I appreciate that the refs saw fit to let the players decide this game, but considering that Raymond took some major dental damage off an overtime high stick, that might have been a penalty that should have been called. Yes, even in overtime. That said, there were enough controversies that complaining too much about that particular incident seems unnecessary.
While the Canucks were badly outshot in this game (56-34), their inability to get the puck on net didn’t help. They missed 23 shots in this game. They missed more shots than the kid who made sure to be “sick” when they had immunization day at school.
The Canucks gave up a lot of shots in this game, but they blocked a lot of them too. They had 29 blocked shots, but 21 of those came in the first two periods alone. They were blocking shots like Dwight Howard. They were collapsing toward the net like it was a black hole. The shots that did get through to Luongo were mostly from the outside and Luongo had a clear view on most of them. If there was traffic in front of the net, the shot just wasn’t getting through.
The Sedins were absolutely dominant in the offensive zone. When they got the puck, they kept it. And then passed it. And then shot it. Unfortunately, they couldn’t seem to hit the net on any of their dozens of golden opportunities. The Sharks had no response for the Sedins, with their shifts bearing a strong resemblance to powerplays, which was good as the Canucks only got one actual powerplay. How much do you want to bet the refs were told to put away the whistles in this game after the absurdity of the last three?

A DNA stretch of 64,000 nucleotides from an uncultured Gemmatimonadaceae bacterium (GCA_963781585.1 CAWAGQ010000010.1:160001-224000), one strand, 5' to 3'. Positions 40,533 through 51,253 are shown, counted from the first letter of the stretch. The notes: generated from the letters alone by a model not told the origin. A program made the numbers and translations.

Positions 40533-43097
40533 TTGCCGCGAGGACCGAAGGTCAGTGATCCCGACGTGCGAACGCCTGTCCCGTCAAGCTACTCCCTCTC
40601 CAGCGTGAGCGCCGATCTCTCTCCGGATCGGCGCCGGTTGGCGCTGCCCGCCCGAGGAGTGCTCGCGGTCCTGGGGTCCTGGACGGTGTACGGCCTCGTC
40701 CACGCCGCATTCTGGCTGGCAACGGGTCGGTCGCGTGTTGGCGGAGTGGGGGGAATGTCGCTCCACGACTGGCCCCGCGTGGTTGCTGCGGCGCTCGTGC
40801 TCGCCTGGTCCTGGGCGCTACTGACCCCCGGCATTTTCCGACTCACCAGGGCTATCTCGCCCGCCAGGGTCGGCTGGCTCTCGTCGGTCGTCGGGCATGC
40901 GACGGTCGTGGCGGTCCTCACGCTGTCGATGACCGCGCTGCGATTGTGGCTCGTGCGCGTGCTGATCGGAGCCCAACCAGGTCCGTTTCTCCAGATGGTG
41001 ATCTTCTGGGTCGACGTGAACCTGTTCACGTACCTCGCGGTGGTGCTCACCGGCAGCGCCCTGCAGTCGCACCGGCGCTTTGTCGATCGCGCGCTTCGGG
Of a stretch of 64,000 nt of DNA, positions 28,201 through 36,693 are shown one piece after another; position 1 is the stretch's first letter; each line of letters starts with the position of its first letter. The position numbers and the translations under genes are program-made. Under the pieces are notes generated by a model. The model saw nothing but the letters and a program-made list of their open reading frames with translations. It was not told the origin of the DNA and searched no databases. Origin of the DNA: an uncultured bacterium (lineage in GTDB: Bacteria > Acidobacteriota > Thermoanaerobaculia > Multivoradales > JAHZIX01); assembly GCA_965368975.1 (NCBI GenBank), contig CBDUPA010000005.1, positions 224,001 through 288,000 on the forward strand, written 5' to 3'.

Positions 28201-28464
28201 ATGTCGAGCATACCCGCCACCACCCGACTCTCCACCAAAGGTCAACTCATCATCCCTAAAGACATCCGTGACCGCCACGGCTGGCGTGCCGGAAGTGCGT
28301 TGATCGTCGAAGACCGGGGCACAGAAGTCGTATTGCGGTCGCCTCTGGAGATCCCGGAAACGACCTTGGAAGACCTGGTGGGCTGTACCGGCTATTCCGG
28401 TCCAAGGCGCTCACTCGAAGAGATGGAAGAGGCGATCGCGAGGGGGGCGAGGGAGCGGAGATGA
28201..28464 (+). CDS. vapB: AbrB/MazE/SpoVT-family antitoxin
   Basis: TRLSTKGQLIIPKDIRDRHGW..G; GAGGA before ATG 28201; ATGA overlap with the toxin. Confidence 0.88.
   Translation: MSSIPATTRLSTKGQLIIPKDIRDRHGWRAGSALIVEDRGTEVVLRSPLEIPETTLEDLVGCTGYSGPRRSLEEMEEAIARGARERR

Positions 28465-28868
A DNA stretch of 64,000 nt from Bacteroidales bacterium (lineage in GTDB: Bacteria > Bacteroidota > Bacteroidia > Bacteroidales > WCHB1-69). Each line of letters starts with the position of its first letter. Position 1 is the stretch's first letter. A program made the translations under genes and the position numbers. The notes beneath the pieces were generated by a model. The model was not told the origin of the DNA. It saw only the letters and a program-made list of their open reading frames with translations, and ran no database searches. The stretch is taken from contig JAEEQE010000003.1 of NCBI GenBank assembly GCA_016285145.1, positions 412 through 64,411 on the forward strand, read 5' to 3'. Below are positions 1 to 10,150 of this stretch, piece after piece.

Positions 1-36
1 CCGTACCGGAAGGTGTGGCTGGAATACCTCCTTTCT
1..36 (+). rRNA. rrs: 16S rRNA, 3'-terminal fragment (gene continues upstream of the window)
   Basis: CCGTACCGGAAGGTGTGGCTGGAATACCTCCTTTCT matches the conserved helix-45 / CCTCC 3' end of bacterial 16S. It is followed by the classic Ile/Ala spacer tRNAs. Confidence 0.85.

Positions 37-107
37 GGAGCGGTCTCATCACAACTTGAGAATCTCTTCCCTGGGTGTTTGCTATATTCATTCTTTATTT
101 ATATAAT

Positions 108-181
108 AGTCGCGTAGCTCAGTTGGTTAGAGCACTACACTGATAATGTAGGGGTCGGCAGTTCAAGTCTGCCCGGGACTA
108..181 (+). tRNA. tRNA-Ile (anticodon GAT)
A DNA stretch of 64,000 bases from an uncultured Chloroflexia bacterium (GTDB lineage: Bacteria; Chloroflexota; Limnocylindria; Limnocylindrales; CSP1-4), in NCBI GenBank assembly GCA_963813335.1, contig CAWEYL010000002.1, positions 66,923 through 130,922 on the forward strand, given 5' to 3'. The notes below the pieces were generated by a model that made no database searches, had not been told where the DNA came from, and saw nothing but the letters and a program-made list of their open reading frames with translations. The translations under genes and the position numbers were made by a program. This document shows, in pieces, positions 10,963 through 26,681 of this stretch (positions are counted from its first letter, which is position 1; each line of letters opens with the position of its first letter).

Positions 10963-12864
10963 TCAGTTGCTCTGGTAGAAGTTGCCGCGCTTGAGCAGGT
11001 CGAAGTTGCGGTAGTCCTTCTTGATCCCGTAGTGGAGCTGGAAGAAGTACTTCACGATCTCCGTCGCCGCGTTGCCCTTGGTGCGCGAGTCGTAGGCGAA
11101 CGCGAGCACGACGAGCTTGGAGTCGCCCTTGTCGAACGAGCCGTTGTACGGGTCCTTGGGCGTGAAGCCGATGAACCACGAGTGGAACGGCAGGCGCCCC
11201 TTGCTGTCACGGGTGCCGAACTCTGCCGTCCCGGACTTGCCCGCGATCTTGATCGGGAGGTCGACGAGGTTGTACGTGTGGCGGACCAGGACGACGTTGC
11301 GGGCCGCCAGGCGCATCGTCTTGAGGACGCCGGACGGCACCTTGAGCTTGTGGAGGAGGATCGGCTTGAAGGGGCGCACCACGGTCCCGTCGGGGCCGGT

Unfortunately, the Sedin line seemed to be the only line that could get the better of the Sharks. The other three lines spent most of the game chasing in the defensive zone. The 4th line was so spectacularly ineffective that only Victor Oreskovich played over 4 minutes, with 4:18. They were soldered to the bench early in the second period, while the Sharks were able to roll all 4 of their lines. We saw less of the 4th line than we saw of Cory Schneider on CBC after the Sharks scored their 3rd goal in Game 3.
In a game where Luongo made 54 saves, including 15 in the first period and 16 in the first overtime period, there will still be some people who will find something to criticize in his game. Such as the Sharks’ second goal, where Luongo leaves his net in an attempt to beat Joe Pavelski to a loose puck. After an unfortunate bounce over Henrik’s stick at the blueline, Luongo has two choices: go for the puck or face a 2-on-0 from the blueline in. Neither is particularly appetizing and I can’t fault Luongo for doing what he did. Pavelski needed to dive for the puck to poke it to Setoguchi: it’s a matter of inches.